Results from parameter variations, of the sort just mentioned, led to the question of which ionic currents were most responsible for each of the response properties of the Purkinje cell. In fact, the parameter sensitivity of model output to ion channel densities followed directly from an analysis of the role of the different currents in the Purkinje cell firing behavior. In some cases the relationship between ion currents and response properties was straightforward; in other cases the response of the- cell was a result of the interaction between different currents. Sometimes this was further complicated by the fact that the types of channels and their densities varied between the three different regions of the model. The following sections first describe the spatial distribution of the patterns of activity and then consider in detail the currents that cause each component of Purkinje cell responses to current injection in the model. Figure 10 shows images representing the membrane potential distribution and calcium concentration in all parts of the model during a somatic action potential and a dcndritic spike.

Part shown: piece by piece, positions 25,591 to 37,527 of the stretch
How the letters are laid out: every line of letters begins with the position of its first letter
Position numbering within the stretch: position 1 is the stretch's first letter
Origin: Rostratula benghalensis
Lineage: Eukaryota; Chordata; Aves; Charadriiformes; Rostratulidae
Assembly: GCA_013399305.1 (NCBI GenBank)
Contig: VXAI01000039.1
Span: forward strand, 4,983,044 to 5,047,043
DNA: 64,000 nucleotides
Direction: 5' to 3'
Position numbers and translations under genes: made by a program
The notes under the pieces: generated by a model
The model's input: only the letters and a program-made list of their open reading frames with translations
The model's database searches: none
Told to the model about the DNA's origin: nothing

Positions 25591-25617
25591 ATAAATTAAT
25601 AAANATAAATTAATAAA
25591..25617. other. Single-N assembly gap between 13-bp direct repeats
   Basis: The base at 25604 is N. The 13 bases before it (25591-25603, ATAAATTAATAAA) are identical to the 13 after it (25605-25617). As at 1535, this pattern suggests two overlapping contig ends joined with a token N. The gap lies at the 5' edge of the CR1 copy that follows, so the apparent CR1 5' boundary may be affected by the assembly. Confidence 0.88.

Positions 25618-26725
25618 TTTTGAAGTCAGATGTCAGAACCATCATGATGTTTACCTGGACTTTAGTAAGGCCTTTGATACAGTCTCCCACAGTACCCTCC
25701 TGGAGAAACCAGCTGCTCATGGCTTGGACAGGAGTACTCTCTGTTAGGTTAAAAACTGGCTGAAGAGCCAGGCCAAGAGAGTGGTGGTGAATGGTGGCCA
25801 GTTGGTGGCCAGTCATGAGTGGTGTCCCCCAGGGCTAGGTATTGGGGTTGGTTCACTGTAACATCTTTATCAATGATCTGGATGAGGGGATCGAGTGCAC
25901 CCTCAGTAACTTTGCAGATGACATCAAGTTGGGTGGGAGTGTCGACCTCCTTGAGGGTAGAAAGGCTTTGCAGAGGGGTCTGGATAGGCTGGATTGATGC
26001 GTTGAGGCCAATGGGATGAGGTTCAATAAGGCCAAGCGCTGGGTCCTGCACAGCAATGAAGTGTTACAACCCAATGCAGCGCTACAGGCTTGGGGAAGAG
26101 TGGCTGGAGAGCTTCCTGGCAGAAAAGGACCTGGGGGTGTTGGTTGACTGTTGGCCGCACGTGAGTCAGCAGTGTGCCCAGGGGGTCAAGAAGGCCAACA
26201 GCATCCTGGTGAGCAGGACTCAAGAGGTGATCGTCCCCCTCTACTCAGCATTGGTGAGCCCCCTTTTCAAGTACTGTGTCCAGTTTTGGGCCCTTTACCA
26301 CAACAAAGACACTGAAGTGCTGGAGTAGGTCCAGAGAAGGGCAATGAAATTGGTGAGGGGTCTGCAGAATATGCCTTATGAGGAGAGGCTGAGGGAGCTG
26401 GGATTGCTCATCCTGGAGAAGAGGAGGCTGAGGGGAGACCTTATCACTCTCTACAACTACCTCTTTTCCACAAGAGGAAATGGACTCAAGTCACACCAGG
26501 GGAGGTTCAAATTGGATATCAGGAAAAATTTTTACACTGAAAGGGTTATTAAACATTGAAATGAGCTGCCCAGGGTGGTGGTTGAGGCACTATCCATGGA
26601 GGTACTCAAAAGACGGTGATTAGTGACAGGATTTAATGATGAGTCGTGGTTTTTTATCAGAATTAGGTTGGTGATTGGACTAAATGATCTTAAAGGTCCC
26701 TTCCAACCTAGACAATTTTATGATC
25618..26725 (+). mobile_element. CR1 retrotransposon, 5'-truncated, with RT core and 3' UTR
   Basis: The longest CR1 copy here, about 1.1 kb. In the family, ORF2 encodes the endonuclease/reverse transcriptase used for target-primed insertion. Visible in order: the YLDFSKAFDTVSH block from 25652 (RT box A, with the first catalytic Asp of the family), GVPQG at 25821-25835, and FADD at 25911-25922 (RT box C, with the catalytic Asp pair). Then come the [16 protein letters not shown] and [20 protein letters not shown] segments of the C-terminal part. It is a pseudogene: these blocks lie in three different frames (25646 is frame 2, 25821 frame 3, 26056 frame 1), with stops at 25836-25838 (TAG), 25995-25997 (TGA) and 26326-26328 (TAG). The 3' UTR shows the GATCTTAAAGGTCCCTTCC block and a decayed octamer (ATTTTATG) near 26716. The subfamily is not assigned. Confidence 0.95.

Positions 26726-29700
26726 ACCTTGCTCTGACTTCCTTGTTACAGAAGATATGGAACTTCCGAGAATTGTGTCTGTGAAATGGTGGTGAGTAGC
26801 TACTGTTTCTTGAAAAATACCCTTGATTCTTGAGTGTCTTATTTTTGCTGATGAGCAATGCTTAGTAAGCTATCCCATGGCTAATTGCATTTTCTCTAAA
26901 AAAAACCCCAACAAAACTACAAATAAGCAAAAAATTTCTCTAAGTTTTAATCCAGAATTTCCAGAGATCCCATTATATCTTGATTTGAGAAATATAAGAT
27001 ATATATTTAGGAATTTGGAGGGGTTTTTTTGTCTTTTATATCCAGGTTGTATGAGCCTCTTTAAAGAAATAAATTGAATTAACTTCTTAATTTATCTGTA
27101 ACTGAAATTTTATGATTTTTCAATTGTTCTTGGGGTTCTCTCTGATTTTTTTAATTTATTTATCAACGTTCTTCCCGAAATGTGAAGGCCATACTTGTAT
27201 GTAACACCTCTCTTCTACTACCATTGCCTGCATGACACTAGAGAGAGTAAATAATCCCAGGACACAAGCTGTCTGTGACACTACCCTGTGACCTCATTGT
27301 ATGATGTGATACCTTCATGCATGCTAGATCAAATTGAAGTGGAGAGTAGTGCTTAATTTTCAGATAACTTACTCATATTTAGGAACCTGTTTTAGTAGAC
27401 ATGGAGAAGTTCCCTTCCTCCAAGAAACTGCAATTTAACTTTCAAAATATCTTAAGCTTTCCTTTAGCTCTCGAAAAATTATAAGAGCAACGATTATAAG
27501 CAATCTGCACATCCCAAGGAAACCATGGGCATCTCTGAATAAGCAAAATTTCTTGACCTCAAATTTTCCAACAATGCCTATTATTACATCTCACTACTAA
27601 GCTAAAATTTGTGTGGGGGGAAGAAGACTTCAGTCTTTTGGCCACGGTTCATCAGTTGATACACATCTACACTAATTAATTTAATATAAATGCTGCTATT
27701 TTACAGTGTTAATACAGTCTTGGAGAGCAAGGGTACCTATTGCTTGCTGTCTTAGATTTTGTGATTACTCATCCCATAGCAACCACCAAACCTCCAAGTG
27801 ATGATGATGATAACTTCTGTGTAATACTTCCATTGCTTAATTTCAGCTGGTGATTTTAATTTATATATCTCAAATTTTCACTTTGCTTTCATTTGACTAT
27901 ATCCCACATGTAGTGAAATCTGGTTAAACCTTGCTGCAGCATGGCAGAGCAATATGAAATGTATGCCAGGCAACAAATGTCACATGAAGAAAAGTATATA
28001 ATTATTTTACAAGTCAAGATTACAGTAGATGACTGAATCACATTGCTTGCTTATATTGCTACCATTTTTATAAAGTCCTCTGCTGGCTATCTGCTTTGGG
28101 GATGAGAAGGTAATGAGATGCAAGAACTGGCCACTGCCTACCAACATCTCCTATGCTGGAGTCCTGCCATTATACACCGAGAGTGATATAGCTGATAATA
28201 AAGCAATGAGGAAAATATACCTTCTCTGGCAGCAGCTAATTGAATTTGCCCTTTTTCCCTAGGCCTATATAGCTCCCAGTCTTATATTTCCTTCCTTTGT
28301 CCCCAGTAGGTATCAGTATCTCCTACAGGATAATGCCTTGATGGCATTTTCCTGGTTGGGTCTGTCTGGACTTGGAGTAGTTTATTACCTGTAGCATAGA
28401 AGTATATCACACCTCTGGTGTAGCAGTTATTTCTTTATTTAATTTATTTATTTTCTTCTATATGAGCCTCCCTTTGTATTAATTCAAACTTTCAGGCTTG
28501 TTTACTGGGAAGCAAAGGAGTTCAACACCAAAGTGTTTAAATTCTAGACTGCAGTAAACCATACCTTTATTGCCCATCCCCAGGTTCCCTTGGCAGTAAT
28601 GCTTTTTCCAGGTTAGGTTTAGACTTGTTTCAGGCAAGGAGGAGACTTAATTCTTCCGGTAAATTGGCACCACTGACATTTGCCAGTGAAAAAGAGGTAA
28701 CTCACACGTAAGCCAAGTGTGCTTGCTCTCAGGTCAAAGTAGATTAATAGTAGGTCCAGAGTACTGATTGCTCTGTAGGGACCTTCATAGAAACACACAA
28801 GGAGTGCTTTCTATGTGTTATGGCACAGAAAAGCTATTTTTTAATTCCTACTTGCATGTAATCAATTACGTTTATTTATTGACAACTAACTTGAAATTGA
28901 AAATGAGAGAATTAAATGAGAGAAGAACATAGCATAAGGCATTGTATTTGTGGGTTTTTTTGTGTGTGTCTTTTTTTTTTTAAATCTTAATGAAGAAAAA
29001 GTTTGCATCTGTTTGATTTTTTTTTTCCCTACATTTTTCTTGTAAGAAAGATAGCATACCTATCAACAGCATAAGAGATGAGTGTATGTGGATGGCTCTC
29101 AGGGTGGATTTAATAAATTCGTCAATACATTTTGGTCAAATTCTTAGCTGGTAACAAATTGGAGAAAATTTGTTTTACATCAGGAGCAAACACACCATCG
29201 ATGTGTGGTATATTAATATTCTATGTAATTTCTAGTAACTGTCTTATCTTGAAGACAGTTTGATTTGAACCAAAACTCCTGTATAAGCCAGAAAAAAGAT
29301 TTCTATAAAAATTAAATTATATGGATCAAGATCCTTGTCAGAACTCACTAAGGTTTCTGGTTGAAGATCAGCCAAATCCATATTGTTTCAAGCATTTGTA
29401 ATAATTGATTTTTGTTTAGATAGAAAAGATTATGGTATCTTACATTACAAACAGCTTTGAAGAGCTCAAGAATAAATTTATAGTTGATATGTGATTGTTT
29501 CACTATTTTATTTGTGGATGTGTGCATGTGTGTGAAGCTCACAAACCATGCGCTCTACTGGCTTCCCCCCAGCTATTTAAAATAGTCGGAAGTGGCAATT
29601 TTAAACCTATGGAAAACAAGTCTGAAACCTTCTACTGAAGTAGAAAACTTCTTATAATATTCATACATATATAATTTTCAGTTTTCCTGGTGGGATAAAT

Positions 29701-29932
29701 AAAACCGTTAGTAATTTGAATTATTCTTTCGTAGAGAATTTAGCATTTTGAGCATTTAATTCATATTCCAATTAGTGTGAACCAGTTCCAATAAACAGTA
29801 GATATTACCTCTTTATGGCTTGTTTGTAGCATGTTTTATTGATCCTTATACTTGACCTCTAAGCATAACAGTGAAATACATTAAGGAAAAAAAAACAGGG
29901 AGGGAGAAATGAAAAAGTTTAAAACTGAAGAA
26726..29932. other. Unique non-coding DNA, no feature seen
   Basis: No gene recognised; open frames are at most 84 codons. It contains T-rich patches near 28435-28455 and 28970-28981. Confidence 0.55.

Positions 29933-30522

Figure 11 shows the change in membrane potential, submembrane Ca2+ concentration, and amplitude of all the ionic currents at four representative locations in the model during a current injection in the soma. The respective contribution of different channels to the somatic spikes, dendritic spikes, and the corresponding depolarizing spike bursts in the soma can be determined from these figures. In each case the data shown were obtained long after the initiation of the current injection so that the repetitive firing properties of the model had settled into a steady state.